Amon Carter print details

Lunar Landscape

Louise Nevelson (1899-1988)

Object Details

  • Date

    1959-1960

  • Object Type

    Sculptures

  • Medium

    Painted wood

  • Dimensions

    49 x 86 x 14 in.

  • Inscriptions

    Signed in several places: NEVELSON 1960 NEVELSON 1959 NEVELSON 1959 NEVELSON 1959 NEVELSON 1960 NEVELSON 1960

    Element A:

    bottom, in graphite, upside down: 6190-M

    Verso, c. on label: PACE \ LUNAR LANDSCAPE WALL [typewritten] \ the pace gallery 125 newbury street, boston \ arnold glincher, director congress 2-9383

    11 x 3.5 x 3 inches

    Element B:

    bottom, u.l. in graphite: 6190-M

    top, u.l. inscribed: NEVELSON \ 1960

    Verso, u.r. on label: PACE \ LUNAR LANDSCAPE WALL [typewritten] \ the pace gallery 125 newbury street, boston \ arnold glincher, director congress 2-9383

    17.25 x13.75 x 6.5 inches

    Element C:

    Recto: u.l. inscribed on circular element: NEVELSON \ 1959

    Verso, u.l. on label: PACE \ LUNAR LANDSCAPE WALL [typewritten] \ the pace gallery 125 newbury street, boston \ arnold glincher, director congress 2-9383

    43.25 x 18.25 x 8 inches

    Element D:

    top, along left side, in graphite: 6190-M-I

    Verso: u.c. inscribed: NEVELSON \ 1959

    Verso, u.c. on [removed] label: PACE \ LUNAR LANDSCAPE WALL [typewritten] \ the pace gallery 125 newbury street, boston \ arnold glincher, director congress 2-9383

    47.5 x 5.75 x 7.25 inches

    Element E:

    Verso: u.c. inscribed: NEVELSON \ 1959

    Verso, u.r. on label: PACE \ LUNAR LANDSCAPE WALL [typewritten] \ the pace gallery 125 newbury street, boston \ arnold glincher, director congress 2-9383

    43.75 x 22 x 10 inches

    Element F: 13.75 x 17.5 x 6.5 inches

    Element G: 15.5 x 9 x 7.25 inches

    Element H: 12.25 x 19.25 x 9 inches

    Element I: 18 x 17.75 x 6.25 inches

    Element J: 12 x 49 x 12.5 inches

    Element F:

    left side, c. inscribed: NEVELSON \ 1960

    Verso, u.r. on label: PACE \ LUNAR LANDSCAPE WALL [typewritten] \ the pace gallery 125 newbury street, boston \ arnold glincher, director congress 2-9383

    Element G:

    Verso, u.l. on label: PACE \ LUNAR LANDSCAPE WALL [typewritten] \ the pace gallery 125 newbury street, boston \ arnold glincher, director congress 2-9383

    Element H:

    Verso, u.r. on label: PACE \ LUNAR LANDSCAPE WALL [typewritten] \ the pace gallery 125 newbury street, boston \ arnold glincher, director congress 2-9383

    Element I:

    top, c. in graphite: 6190-M [painted over]

    Verso, u.r. on label: PACE \ LUNAR LANDSCAPE WALL [typewritten] \ the pace gallery 125 newbury street, boston \ arnold glincher, director congress 2-9383

    bottom, lower right, inscribed upside down: NEVELSON \ 1960

    Element J:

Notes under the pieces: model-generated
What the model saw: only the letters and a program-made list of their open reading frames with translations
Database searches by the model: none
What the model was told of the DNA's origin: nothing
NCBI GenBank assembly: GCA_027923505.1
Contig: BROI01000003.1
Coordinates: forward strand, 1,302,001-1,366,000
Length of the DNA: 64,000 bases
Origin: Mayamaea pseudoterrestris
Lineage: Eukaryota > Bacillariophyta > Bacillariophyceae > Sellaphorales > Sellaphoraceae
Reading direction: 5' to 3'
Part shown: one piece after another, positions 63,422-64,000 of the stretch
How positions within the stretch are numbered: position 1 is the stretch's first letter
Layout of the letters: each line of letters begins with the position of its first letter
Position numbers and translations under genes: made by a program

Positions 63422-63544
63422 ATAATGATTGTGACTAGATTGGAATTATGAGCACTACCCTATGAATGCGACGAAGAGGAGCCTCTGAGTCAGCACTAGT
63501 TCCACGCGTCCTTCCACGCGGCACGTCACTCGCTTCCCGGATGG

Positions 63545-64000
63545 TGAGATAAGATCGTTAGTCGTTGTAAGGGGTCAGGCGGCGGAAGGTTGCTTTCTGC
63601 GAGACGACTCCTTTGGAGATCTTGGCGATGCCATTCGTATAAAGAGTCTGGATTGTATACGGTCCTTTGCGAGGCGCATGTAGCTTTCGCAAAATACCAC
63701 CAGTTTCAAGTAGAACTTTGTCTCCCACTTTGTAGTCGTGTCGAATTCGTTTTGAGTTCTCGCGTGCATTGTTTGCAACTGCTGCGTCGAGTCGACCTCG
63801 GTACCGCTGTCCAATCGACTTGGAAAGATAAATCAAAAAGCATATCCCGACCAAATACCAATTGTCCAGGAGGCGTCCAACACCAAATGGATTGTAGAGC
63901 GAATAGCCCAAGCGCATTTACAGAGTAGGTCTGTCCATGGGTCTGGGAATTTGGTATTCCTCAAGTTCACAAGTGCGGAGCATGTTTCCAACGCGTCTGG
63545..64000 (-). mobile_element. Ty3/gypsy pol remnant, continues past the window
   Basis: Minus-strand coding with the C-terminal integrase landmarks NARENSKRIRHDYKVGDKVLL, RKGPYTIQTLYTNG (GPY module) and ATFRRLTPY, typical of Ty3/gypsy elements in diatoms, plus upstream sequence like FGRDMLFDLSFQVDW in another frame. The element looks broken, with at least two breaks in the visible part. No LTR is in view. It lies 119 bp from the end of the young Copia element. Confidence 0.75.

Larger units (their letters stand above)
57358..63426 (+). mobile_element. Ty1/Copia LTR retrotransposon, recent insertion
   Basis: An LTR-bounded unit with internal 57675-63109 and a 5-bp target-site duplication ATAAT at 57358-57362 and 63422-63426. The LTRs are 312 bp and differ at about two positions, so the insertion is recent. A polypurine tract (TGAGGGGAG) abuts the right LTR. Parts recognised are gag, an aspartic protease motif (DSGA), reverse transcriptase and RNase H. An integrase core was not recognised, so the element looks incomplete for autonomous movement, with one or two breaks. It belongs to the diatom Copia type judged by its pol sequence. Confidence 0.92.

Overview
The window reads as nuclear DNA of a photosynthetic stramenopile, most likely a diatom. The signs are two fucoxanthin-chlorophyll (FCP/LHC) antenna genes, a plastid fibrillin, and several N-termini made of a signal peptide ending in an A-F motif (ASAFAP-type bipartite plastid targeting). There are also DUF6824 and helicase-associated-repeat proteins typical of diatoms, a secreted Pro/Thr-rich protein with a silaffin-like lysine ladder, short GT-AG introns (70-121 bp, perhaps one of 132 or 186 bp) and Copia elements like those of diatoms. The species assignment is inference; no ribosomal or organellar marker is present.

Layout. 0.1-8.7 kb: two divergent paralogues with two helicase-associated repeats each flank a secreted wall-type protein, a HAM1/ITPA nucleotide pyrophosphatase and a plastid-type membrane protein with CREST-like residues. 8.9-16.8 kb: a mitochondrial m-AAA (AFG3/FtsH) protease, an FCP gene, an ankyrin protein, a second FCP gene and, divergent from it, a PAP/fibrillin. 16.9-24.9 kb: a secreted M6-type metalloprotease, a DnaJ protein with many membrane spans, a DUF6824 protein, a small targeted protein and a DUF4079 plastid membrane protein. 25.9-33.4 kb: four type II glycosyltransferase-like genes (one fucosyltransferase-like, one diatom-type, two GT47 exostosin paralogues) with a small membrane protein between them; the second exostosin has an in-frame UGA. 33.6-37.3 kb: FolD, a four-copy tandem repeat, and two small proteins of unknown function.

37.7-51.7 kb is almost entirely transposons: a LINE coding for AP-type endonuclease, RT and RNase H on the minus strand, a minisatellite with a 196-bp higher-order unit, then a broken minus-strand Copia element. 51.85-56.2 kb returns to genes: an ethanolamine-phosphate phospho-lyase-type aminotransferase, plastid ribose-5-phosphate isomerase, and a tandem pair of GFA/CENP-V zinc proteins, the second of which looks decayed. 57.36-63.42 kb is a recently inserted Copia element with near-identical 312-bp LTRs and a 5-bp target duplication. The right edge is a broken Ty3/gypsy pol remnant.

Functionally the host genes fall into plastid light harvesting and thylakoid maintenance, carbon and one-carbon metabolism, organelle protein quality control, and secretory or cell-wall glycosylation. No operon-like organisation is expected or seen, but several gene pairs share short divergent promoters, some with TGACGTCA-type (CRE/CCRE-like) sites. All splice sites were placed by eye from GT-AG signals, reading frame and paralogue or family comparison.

[none]

  • Credit Line

    Amon Carter Museum of American Art, Fort Worth, Texas, Purchase with funds from the Ruth Carter Stevenson Acquisitions Endowment

  • Accession Number

    1999.3.A-J

  • Copyright

    Public domain

Object Description

Nevelson scavenged wooden objects from New York City debris piles to create monumental relief constructions, which broke the taboo that only male artists could create large-scale sculptures. In this one, she incorporated disparate parts like a bedpost, juggling pin, and seat fragment, nailing and gluing them into boxes that reflect the influence of Cubism’s geometric abstraction of space and form. Believing that these found objects arranged in different configurations called to mind the moon’s surface, the sculptor painted everything black to unify the work and amplify its crater-like appearance. When Nevelson exhibited such pieces, she illuminated them in theatrical black light to give them a dramatic look as she wanted viewers to feel immersed within the objects’ environments.

Additional details

Location: On view
W28-artist-CMYK-CarterBlack
See more by Louise Nevelson

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Educator Resources
  • What is assemblage art? What is the history of assemblage art?

    How does an artist balance, unity, and variety within a work of art?

    How might a work of art reflect an artist’s experiences?

    How might a work of art reflect or relate to important moments in history?

  • Grades 4–12

    Students will think of a place they have never been but would like to explore. They should consider which objects they would use to create their own assemblage inspired by this place. Students will write about which objects they might choose and why. Then they will sketch their assemblage.

    Grades 6–12

    Students will use wood scraps and other found objects to create their own assemblage. A cardboard box can be used for the base and students can choose whether or not to paint the box and their objects one solid color before using hot glue or wood glue to assemble their sculpture.

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